Compiling GPU code on Casper nodes

Updated 12/23/2020: The example was revised to indicate that nvfortran is now recommended for compiling CUDA Fortran code rather than a PGI compiler mentioned previously. (Load the nvhpc module first.) 

Below is an example of how to compile and run a GPU code interactively on Casper. You can use the CUDA C source code below to make your own file.

Any libraries you build to support an application should be built with the same compiler, compiler version, and compatible flags that were used to compile the other parts of the application, including the main executable(s). Also, when you run the applications, be sure you have loaded the same module/version environment in which you created the applications. This will avoid job failures that can result from missing mpi launchers and library routines. 

Log in to either Casper or Cheyenne and run execdav with a GPU constraint to start an interactive job on a GPU-accelerated Casper node.


execdav --constraint=gp100

Load the CUDA module when your job starts.

module load cuda

Use the nvcc command to compile your code. (If your code is CUDA Fortran, first load the nvhpc module – the NVIDIA HPC collection – and use the compiler command nvfortran instead.)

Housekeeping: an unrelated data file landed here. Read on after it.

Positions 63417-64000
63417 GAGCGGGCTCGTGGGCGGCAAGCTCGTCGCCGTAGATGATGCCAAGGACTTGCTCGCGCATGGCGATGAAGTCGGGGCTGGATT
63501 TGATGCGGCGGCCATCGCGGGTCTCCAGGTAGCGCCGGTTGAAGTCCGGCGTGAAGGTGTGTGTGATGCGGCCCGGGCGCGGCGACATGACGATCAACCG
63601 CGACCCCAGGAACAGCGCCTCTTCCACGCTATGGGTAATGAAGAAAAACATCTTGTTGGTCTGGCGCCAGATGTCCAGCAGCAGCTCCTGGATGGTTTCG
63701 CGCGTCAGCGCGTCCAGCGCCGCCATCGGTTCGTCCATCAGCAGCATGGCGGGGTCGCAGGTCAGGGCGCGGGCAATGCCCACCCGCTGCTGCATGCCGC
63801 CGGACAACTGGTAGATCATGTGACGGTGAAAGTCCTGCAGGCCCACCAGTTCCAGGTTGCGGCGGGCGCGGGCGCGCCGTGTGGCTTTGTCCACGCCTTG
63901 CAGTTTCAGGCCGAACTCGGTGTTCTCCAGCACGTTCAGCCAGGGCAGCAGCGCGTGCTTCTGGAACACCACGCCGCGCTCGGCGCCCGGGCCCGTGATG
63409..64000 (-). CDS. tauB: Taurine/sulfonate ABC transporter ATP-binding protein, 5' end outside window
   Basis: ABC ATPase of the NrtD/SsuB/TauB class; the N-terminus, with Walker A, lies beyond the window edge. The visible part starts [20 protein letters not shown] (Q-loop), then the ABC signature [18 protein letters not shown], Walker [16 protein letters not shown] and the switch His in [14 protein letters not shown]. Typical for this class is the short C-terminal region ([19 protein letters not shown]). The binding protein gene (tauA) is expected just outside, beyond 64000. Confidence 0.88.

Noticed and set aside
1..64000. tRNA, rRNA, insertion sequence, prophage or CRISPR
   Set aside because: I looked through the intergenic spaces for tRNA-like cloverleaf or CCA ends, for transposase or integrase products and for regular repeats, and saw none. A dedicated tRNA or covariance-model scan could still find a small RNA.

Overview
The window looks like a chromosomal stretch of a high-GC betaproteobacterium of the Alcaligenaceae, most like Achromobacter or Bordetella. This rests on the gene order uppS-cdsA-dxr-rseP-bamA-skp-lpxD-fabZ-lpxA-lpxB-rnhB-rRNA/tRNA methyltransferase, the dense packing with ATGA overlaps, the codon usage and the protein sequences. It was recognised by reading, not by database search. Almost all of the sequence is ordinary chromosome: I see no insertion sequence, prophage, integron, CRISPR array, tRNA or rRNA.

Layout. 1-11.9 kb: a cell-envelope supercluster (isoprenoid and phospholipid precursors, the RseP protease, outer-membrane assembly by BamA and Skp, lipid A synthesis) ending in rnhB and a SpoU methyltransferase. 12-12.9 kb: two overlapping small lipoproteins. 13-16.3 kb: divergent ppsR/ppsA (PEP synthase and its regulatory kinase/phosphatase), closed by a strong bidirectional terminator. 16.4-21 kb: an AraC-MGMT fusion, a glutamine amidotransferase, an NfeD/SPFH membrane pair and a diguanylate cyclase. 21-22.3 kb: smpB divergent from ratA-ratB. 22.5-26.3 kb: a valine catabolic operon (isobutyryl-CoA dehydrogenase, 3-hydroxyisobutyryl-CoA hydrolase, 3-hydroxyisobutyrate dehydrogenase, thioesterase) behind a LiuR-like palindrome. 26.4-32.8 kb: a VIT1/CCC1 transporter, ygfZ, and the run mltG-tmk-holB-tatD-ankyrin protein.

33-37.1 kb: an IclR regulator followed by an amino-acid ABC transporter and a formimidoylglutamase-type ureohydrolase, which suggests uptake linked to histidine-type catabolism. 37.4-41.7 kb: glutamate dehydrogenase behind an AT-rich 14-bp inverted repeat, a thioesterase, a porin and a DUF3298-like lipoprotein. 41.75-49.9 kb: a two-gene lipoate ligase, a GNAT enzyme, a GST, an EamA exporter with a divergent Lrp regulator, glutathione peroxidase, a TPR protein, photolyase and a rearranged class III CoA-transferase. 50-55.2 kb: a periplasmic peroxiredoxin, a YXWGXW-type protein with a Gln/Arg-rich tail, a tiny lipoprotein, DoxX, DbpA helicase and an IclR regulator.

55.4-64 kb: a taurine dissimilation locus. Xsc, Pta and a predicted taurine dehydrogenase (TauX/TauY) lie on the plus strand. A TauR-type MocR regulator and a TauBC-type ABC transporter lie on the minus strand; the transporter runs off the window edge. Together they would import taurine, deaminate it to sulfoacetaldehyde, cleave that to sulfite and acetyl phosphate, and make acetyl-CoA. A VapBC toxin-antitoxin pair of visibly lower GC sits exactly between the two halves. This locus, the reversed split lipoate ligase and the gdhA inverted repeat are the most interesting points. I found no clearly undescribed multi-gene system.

nvcc -o hello

Execute the compiled program as usual.



Contents of data before kernel call: HdjikhjcZ
Contents of data after kernel call:  Hello World!

Source code for


 * ---------------------------------------------------
 * A Hello World example in CUDA
 * ---------------------------------------------------
 * This is a short program which uses multiple CUDA
 * threads to calculate a "Hello World" message which
 * is then printed to the screen.  It's intended to
 * demonstrate the execution of a CUDA kernel.
 * ---------------------------------------------------
#define SIZE 12
#include <stdio.h>
#include <stdlib.h>
#include <cuda_runtime.h>

/* CUDA kernel used to calculate hello world message */
__global__ void hello_world(char *a, int N);

int main(int argc, char **argv)
   /* data that will live on host */
   char *data;

   /* data that will live in device memory */
   char *d_data;

   /* allocate and initialize data array */
   data = (char*) malloc(SIZE*sizeof(char));
   data[0]  =  72; data[1]  = 100; data[2]  = 106;
   data[3]  = 105; data[4]  = 107; data[5]  =  27;
   data[6]  =  81; data[7]  = 104; data[8]  = 106;
   data[9]  =  99; data[10] =  90; data[11] =  22;

   /* print data before kernel call */
   printf("Contents of data before kernel call: %s\n", data);

   /* allocate memory on device */
   cudaMalloc(&d_data, SIZE*sizeof(char));

   /* copy memory to device array */
   cudaMemcpy(d_data, data, SIZE, cudaMemcpyHostToDevice);

   /* call kernel */
   hello_world<<<4,3>>>(d_data, SIZE);

   /* copy data back to host */
   cudaMemcpy(data, d_data, SIZE, cudaMemcpyDeviceToHost);

   /* print contents of array */
   printf("Contents of data after kernel call:  %s\n",data);

   /* clean up memory on host and device */

/* hello_world
 * Each thread increments an element of the input
 * array by its global thread id
__global__ void hello_world(char *a, int N)
   int i = blockDim.x * blockIdx.x + threadIdx.x;
   if(i < N) a[i] = a[i] + i;